The Brass ring
Changes in the university ESL job market
By Jean Winston
University jobs are widely regarded as the Eldorados of ESL teaching in Korea. Word is they offer low hours, high pay, endless holidays, great facilities, eager pupils, no discipline problems, and the respect and prestige you so richly deserve. All of this awaits the lucky conquistador who can land one of these rare and exclusive contracts. Could it possibly be a legend?
   Well, yes and no. Universities have been as hard hit by the recession as any of the large companies. Since the economy began to slump about 2 years ago, many students have decided to take time off of their studies in order to delay graduation to a time when the job market is less abysmal. These students do not pay tuition but continue to take advantage of the schoolís resources, often spending their time studying in the library. This trend, coupled with the fact that at least one large private university has gone bankrupt in the last year, has sent nervous tremors through university financial offices across the country. 
 
   For the ESL teacher this institutional anxiety has had at least one positive outcome. Realizing that a large number of the time-out students are in the libraries studying English, many universities have increased the numbers of native English speakers in their departments in an attempt to coax students back to regular classes. Some schools, lower-ranked private universities in particular, now import and employ 20 or more foreign language teachers and bill themselves as Ďglobal educatorsí to attract confused freshmen with poor admissions exam scores. 
   To hedge their bets, most universities have expanded into the language institute business as well. By offering non-credit ESL classes in the mornings, evenings, and throughout the summer and winter vacations, universities compete with the private institutes for course fees but offer greater convenience for the student and a sense of educational continuity. Some offer kindergarten, elementary school and housewife classes as well, and almost all have an EHD (Evil Hagwon Director) who is even more devious and powerful than most of his ilk. Youíll likely be put to work at the institute for overtime rates roughly equivalent to a managerís salary at Dunkiní Donuts.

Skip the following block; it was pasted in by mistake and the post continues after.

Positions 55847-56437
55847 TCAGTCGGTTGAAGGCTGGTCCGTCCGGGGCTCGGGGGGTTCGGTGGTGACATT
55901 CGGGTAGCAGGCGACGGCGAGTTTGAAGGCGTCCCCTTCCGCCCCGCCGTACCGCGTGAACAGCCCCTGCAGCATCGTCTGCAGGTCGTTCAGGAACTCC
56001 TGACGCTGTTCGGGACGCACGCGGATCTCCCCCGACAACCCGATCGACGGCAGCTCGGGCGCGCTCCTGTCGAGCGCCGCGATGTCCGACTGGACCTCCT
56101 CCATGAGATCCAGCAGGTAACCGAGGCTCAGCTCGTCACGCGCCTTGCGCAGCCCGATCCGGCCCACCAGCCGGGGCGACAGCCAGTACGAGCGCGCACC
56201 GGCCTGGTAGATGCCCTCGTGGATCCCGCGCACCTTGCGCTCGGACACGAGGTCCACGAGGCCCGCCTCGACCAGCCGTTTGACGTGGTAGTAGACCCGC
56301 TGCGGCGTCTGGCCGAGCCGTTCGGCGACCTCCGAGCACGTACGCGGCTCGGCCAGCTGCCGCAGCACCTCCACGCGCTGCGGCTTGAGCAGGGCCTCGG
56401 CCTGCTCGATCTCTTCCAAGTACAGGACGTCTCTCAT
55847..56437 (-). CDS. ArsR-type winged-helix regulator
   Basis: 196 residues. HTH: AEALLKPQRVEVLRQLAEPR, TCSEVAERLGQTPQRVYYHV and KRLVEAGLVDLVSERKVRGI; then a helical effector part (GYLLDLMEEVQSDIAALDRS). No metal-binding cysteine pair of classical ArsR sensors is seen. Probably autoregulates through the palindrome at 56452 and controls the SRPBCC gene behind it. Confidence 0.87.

While it may be easier to get university positions these days, theyíre not, for the most part, what they are fabled to be. Some universities, for example, have frozen salaries across the board and do not pay much more than the private English institutes that raised wages to stem the IMF exodus last year. Weekly teaching hours at universities, including those at the inevitable institute, can easily crawl upwards of 25. This does not take into account the number of hours spent marking stacks of student journals and quizzes, or the time you spend engaged in important projects like correcting a speech contest entry for the university presidentís daughter. Summer and winter holidays, once rumored to be worth some 5 months a year of beach time in Pukhet, are increasingly edged out by special holiday programs, 10 month contracts, and hourly wage schemes. You can usually still count on 6 weeks or more of paid vacation but itís getting more difficult. 
   University classes can be dauntingly large and very uneven in terms of student ability. Students often choose their majors on vocational prospects alone, and many who end up in English or Communications courses do not, shall we say, have a flare for languages. The same may be true of your English department faculty. They often rely on your expertise and, as a result, will sometimes give you unbelievable freedom in designing courses:
ďWe want you to teach Composition Expression through Multimedia in Mass Communication English II.Ē 
ďIs there a textbook?Ē 
ďNo. You can use your own materials.Ē
More often youíll be bound by a standardized syllabus and preset grading curves skewed enough to give a professional statistician nightmares.